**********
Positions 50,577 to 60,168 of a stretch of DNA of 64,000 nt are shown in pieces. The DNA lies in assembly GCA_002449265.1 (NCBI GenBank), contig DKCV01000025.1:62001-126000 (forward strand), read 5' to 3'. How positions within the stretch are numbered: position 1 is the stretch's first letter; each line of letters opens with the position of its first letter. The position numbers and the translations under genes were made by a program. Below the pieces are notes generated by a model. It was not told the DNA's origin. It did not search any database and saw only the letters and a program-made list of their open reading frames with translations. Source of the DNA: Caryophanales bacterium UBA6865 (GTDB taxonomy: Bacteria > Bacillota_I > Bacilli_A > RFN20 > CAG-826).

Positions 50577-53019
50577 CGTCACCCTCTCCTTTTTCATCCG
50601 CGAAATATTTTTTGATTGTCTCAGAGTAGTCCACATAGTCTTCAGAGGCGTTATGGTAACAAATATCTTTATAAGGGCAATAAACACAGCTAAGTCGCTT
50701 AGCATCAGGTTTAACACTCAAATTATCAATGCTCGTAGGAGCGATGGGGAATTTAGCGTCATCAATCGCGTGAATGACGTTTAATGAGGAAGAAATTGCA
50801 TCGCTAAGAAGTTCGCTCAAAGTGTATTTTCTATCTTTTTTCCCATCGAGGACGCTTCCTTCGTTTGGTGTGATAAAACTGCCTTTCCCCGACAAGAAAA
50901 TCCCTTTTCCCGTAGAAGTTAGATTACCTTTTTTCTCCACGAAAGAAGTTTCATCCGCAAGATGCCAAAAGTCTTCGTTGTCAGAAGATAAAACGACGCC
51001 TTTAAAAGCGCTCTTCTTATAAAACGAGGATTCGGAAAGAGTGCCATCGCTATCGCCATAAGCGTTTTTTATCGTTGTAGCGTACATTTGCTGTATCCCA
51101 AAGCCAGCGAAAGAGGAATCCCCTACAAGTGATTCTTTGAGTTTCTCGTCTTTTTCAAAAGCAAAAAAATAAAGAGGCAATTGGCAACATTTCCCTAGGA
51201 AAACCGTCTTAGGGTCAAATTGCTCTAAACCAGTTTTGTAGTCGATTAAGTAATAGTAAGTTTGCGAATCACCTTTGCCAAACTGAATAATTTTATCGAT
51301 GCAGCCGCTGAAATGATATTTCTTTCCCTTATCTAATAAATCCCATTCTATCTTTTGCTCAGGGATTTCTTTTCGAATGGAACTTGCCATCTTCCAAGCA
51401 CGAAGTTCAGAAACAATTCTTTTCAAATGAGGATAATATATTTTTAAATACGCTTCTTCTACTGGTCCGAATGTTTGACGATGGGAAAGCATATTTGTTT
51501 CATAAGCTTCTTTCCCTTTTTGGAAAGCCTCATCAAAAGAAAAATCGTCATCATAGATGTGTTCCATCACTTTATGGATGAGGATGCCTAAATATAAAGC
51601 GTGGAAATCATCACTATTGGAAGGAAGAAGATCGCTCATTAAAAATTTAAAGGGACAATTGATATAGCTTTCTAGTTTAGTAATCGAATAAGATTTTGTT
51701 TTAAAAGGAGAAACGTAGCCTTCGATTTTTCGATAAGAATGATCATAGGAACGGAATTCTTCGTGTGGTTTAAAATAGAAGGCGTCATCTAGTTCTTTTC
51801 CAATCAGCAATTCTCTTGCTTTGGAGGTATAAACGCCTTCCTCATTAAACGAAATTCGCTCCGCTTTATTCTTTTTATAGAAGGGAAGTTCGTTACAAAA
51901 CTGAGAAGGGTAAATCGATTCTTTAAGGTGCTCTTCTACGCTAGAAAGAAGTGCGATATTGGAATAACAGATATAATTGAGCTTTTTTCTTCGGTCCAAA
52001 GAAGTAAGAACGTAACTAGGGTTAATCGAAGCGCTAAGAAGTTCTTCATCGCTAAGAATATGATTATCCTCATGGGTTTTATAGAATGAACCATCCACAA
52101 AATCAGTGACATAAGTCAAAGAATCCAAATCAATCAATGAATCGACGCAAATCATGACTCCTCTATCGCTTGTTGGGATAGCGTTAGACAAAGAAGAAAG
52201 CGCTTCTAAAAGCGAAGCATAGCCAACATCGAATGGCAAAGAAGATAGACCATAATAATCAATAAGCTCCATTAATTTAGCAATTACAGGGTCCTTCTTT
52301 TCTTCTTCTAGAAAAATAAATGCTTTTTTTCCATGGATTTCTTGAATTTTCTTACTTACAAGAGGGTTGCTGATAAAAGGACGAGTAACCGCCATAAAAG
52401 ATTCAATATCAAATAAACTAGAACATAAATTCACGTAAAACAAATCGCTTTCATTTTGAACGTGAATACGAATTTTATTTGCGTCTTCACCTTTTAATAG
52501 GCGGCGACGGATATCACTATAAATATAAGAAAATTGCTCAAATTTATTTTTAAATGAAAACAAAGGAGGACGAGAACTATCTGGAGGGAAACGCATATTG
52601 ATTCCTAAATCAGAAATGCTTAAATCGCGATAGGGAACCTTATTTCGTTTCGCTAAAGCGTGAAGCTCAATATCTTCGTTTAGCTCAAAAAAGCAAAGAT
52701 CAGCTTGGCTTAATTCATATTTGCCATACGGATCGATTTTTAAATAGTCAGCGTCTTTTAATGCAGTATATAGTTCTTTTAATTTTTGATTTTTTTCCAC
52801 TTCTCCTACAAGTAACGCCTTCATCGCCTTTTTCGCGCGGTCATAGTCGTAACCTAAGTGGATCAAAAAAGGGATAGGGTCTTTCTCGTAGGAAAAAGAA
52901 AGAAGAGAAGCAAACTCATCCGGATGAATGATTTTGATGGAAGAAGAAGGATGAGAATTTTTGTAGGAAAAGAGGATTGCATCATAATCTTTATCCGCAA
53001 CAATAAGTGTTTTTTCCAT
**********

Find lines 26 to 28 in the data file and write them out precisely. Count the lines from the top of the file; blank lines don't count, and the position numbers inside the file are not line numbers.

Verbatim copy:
52801 TTCTCCTACAAGTAACGCCTTCATCGCCTTTTTCGCGCGGTCATAGTCGTAACCTAAGTGGATCAAAAAAGGGATAGGGTCTTTCTCGTAGGAAAAAGAA
52901 AGAAGAGAAGCAAACTCATCCGGATGAATGATTTTGATGGAAGAAGAAGGATGAGAATTTTTGTAGGAAAAGAGGATTGCATCATAATCTTTATCCGCAA
53001 CAATAAGTGTTTTTTCCAT